Note that when you run a piece of code for the first time, you may see a pop-up box requesting permission to run the code. Just click “OK” then “Accept” and you should be set.

As noted above, our goal here is just to write a simple piece of code that will calculate the total hours for each student in the data sheet. Here is what the script editor looks like with the created code:


The code is repeated below, in a format that is easier to read and copy:

function TotalHours() {
  // Identify and activate the sheet we are using
  var spreadsheet = SpreadsheetApp.getActive();
  var dataSheet = spreadsheet.getSheetByName('Sheet1');
  // Create an array that will be used to store the calculated
  // values for total hours for each student
  var TotalHours = new Array(10);
  // Calculate the total hours by adding together the data from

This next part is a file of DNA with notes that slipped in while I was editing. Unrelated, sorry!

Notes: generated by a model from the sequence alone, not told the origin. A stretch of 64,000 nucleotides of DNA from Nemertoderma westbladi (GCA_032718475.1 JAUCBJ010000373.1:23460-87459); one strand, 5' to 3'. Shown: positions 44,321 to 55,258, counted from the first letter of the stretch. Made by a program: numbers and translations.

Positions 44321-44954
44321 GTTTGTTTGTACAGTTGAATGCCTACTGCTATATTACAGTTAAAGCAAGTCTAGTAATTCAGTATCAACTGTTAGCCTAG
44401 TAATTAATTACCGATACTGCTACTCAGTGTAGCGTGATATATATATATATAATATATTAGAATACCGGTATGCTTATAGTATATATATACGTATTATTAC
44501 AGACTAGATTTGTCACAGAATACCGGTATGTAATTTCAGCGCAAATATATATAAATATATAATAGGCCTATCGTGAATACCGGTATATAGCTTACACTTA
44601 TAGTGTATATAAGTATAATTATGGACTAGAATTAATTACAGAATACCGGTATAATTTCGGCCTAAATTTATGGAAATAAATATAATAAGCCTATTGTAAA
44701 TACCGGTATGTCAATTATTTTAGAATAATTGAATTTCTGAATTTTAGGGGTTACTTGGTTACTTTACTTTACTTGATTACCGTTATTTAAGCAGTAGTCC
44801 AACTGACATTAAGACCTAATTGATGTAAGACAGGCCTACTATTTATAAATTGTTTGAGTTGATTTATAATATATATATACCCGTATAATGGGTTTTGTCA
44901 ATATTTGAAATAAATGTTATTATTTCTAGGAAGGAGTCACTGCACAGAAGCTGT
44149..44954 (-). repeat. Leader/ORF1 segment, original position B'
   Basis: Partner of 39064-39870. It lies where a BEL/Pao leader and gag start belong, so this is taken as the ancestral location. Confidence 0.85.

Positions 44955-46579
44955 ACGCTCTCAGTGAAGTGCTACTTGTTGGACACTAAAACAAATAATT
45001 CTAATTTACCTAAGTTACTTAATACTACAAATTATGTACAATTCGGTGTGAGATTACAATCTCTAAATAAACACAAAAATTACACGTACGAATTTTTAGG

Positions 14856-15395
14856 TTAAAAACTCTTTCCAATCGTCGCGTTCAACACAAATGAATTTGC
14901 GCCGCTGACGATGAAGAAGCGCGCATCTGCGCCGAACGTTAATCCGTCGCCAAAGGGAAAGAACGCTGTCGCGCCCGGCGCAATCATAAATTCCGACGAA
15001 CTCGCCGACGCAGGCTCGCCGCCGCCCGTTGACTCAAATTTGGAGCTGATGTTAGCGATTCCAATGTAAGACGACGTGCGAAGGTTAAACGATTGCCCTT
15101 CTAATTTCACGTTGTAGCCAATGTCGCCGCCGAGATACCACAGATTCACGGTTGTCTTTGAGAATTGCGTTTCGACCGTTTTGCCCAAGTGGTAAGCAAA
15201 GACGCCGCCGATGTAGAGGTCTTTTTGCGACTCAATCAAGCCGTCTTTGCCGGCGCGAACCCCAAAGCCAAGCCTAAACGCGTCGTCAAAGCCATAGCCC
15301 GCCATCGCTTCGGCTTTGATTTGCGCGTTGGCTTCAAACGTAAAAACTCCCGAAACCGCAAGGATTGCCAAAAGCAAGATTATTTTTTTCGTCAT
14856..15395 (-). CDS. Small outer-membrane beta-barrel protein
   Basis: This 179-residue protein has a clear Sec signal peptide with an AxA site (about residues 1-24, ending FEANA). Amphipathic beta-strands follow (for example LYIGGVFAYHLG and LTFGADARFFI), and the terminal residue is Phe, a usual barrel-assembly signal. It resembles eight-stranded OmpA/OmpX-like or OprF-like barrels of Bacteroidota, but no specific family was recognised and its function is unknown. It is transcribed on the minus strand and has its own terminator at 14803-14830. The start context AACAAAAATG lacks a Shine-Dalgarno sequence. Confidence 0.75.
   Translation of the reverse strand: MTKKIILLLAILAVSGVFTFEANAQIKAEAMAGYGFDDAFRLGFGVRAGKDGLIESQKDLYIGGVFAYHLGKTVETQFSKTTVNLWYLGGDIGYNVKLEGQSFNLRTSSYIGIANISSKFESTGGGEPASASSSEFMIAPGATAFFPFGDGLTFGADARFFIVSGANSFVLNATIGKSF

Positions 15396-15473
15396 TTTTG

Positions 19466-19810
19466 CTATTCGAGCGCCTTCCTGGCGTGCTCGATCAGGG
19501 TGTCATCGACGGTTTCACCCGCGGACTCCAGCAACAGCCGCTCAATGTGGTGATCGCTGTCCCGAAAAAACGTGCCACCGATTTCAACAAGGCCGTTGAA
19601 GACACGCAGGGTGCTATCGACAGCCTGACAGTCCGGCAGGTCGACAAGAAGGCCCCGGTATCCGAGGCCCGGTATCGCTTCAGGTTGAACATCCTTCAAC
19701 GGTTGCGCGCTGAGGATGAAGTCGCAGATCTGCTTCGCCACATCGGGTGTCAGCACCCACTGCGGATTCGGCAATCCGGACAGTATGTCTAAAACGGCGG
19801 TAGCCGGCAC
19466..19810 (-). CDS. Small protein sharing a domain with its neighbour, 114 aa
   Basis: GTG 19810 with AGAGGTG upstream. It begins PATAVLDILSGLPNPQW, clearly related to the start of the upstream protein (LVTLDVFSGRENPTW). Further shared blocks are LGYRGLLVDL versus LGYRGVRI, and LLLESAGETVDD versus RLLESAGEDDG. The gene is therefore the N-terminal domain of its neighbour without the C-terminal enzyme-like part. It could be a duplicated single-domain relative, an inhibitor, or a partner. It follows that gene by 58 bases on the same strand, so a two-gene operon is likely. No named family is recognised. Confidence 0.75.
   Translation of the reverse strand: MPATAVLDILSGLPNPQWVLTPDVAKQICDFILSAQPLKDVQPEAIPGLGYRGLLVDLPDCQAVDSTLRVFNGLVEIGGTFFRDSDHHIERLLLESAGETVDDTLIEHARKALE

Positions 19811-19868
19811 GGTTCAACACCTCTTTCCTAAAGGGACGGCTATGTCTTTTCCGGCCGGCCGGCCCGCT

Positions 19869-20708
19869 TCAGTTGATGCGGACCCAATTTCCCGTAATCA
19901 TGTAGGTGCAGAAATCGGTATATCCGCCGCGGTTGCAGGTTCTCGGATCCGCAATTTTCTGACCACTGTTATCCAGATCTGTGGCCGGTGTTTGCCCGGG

// columns B and C
   for (var i = 2; i <= 5; i++) {
       TotalHours[i] = dataSheet.getRange(i,2,1,1).getValue() +
  // Copy the total hours from the array to the fourth column
  // of the data sheet
  for (var i = 2; i <= 5; i++) {

Note that two slashes (//) are used to mark off comments which will not be run in the code.

The first three lines of code (after the function statement) simply identify and activate the sheet you are using.  The fourth line of code initializes a new array called TotalHours that will be used to store the calculated values for total credit hours for each student. (The number 10 in parentheses defines the size of the array; obviously for a larger file you would want to increase this number.)

Lines five and six calculate the total hours by adding together the data from columns B and C (i.e. the fall and spring values). We have defined a loop (using the “for” statement) to go through lines 2 through 5 of the data sheet.  At this stage the total hours are stored in the array that was created called TotalHours.

(Note that the getRange statement includes four parameters, e.g. (i,2,1,1). These parameters identify the appropriate range on the data sheet. In this case we are only activating a single cell, so the last two parameters are 1. If you were activating a larger range (say for a copy operation) the last two parameters would be greater than one to identify the block of cells that constitute the range. )